Garlic

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Garlic-KitchenI have been asked many times why garlic is so good for us. In this blog I offer up reasons as well as some tips to get the best from garlic. 

Allium sativum, commonly known as garlic, is a species in the onion genus, Allium. Its close relatives include the onion, shallot, leek, chive. Garlic has a history of human use of over 7,000 years and is native to central Asia. 

Garlic is a wonderful seasoning to add aroma, taste, and added nutrition to your dishes. I recommend using raw chopped or pressed garlic in many of your dishes to take advantage of the benefits derived from garlic. 

You can increase the health benefits you receive from garlic by letting it sit after you’ve chopped it or crushed it. If you give your chopped/crushed garlic time to sit before changing its temperature (through cooking) it will give the alliinase enzymes in garlic an opportunity to become active and this offers great health benefits. 

What this means is that the Allicin that is present in garlic has time to form properly. I let garlic rest for 8-10 minutes before I start to cook with it. This resting vastly improves the health benefits of garlic.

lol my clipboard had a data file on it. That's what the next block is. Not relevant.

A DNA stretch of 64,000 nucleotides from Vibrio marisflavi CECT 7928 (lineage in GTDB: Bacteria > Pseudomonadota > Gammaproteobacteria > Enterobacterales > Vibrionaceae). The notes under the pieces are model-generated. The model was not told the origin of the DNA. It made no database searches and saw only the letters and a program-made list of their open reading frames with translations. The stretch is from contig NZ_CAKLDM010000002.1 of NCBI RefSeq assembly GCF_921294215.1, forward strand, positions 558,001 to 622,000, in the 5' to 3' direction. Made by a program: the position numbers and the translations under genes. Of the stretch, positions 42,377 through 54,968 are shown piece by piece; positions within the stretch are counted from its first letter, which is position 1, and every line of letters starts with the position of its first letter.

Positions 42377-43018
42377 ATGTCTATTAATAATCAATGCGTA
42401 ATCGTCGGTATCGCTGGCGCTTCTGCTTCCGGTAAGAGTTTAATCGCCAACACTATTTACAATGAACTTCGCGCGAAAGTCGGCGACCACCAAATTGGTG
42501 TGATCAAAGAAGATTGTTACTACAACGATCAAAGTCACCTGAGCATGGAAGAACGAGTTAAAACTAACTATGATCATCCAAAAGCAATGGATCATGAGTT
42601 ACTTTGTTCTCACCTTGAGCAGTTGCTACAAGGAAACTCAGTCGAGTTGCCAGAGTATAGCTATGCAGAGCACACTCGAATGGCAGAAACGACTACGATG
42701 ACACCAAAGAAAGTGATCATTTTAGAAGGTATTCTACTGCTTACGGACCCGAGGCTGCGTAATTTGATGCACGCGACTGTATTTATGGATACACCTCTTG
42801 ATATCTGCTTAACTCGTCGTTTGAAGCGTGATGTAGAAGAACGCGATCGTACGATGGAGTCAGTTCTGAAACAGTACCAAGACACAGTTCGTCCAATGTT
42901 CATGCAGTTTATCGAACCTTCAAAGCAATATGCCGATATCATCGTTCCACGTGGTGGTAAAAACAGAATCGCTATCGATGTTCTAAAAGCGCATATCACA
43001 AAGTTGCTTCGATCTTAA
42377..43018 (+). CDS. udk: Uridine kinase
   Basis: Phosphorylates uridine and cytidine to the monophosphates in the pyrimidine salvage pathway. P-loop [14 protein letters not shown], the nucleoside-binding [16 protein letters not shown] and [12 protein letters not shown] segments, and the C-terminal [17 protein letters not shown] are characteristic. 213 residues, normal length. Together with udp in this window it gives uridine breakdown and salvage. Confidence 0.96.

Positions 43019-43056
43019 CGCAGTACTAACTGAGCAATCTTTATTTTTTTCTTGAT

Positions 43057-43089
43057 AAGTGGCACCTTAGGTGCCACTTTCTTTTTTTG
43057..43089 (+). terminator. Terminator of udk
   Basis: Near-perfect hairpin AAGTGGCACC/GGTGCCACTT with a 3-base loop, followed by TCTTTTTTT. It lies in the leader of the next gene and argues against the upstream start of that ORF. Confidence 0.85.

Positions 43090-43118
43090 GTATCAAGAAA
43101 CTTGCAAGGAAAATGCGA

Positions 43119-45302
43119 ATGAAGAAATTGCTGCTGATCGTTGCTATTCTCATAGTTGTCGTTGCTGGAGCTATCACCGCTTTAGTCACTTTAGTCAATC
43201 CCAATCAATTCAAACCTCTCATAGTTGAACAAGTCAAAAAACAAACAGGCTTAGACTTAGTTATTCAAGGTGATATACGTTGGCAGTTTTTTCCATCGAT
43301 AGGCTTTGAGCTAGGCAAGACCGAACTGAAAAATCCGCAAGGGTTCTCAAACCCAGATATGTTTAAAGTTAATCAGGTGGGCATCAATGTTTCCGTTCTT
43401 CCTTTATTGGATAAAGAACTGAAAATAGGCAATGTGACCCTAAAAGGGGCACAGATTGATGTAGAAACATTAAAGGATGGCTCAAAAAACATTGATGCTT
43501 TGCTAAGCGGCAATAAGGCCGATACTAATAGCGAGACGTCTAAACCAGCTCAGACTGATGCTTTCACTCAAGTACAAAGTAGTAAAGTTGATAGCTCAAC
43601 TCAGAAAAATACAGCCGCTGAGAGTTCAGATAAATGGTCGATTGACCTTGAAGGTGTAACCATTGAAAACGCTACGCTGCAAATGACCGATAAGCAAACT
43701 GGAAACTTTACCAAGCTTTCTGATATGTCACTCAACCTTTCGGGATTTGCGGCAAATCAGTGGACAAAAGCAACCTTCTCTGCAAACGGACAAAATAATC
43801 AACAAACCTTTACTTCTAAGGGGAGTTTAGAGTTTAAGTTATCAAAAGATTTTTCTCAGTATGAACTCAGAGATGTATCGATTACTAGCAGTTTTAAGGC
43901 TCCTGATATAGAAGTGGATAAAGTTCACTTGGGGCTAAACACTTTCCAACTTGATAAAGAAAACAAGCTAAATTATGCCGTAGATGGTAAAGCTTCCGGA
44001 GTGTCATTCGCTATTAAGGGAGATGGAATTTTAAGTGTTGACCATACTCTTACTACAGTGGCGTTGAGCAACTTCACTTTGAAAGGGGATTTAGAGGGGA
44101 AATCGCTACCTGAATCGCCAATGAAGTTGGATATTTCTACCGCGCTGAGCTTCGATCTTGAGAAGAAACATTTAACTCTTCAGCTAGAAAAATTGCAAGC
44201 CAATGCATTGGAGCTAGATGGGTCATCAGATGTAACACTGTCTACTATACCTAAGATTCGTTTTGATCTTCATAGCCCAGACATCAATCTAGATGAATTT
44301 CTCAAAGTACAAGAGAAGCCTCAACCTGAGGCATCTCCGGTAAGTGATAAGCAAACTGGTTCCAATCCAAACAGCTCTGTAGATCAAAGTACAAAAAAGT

For more on the health benefits of garlic follow this link to an article from Dr Mercola 

http://articles.mercola.com/sites/articles/archive/2013/09/23/garlic-health-benefits.aspx 

Garlic-Braid-WebGrowing Garlic 

Garlic is a very easy plant to grow. It takes up very little room and if you prepare the soil you are planting into all it should need is to keep the soil moist. 

In general, the best times for planting are mid-autumn or early spring. Garlic needs a lot of full sun, but it might tolerate partial shade provided it’s not for very long during the day or growing season. The soil must be well dug over and crumbly. Sandy loam is best. 

Break up each bulb into cloves (little segments), it is these segments which you plant not the whole bulb. 

Bury each clove (segment) finger depth, at least 5 cm (2 inches) below the ground (twice as deep as the length of the clove). Space the cloves you are planting 20cm (8 inches) apart. 

Garlic is happy growing in pots and containers, in a pot the size of a kitchen bucket you can plant about 6 cloves of garlic. All that is required is good drainage, a position in full sun and good potting mix. 

Harvesting and Storage 

Loosen the area around each bulb with a shovel. Pull the bulbs out of the ground. Be careful with the digging process, since garlic tends to bruise easily.  

Wash them and leave to dry in a well-ventilated space or in the sun for a few days if rain is guaranteed not to fall. Garlic can get sunburned, so don’t leave them outside for too long. 

Store garlic in a cool, dry place in your home. Dried bulbs can be kept in a garlic keeper (usually made from pottery), and individual cloves can be pulled off as needed.